Apple’s AirPods Pro are a symbol of death

Apple recently announced the AirPods Pro – shiny new wireless earbuds with some attractive new features. But they can’t be repaired, and are an environmental disaster waiting to happen. They also raise troubling questions about our inability to be silent with our own thoughts.

White Apple headphones have become a visual cliché in urban environments. For many years they were wired, but more recently the wireless kind have risen to prominence. AirPods are expensive, easily lost, and disposable, which makes them a uniquely obnoxious form of conspicuous consumerism. Wired headphones work perfectly fine – or at least they did until phone manufacturers started eradicating the headphone jack – so if you can afford to pay the minimum £159 sticker price of AirPods then you’re signalling that you’re willing to splash out this kind of money on a convenience that’s also a status symbol. Personally I can’t think of anything that screams ‘I conform!’ more than plugging Apple adverts into my ears, but maybe that’s just me.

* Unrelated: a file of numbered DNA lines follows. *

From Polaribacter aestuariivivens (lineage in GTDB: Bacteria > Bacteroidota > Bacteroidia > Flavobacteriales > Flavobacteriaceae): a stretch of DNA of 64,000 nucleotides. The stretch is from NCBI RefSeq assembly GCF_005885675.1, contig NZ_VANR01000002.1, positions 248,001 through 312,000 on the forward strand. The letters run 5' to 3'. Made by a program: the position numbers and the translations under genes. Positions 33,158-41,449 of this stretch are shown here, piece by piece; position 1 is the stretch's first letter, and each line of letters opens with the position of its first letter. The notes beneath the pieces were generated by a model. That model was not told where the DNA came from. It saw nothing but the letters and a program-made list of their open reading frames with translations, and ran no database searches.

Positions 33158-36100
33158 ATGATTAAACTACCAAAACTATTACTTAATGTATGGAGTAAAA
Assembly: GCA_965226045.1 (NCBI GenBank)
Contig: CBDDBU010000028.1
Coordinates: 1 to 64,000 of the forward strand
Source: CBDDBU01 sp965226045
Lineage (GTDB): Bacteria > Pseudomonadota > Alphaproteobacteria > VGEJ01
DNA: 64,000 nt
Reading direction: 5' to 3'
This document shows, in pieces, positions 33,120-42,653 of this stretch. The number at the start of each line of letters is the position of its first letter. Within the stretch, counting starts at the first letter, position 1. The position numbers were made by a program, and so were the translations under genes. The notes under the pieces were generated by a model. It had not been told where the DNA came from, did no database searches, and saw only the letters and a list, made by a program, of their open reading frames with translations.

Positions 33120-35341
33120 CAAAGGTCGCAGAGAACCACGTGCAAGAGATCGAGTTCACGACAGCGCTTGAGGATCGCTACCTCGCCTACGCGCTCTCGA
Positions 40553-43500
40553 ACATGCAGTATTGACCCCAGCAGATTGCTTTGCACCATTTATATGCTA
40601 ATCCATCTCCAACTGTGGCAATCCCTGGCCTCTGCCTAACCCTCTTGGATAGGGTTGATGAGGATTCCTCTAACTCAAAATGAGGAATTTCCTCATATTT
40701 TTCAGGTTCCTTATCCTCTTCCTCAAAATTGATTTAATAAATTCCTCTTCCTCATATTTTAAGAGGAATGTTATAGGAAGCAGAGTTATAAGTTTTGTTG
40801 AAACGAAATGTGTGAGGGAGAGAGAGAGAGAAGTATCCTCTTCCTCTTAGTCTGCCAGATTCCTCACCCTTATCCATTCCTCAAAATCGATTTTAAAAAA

The AirPods Pro take things a few steps further:

  • They are dramatically more expensive, at £249.
  • They feature ‘Active Noise Cancellation’, designed to further immerse you in whatever Gripping Content™ you’ve decided to consume, eradicating just that bit more evidence that you’re living in the physical world.
  • They’re ‘even more magical’, which is Apple-speak for ‘we can make you give us money’.

My main objection to AirPods is that they are disposable products with a severely limited lifespan. Ifixit recently completed their teardown of the AirPods Pro, and gave them a repairability score of zero. Unlike your phone, which is bad enough but can still theoretically be repaired, AirPods are mostly held together with glue and can’t be opened without destroying them. This means that when (not if) the batteries fail, they become environmentally dangerous technoscrap. These products are destined to end up in the ground in their millions, perhaps forming a geological layer along with all the other technoscrap, rather like the fossilised shoes left behind after the Shoe Event Horizon dreamed up by Douglas Adams.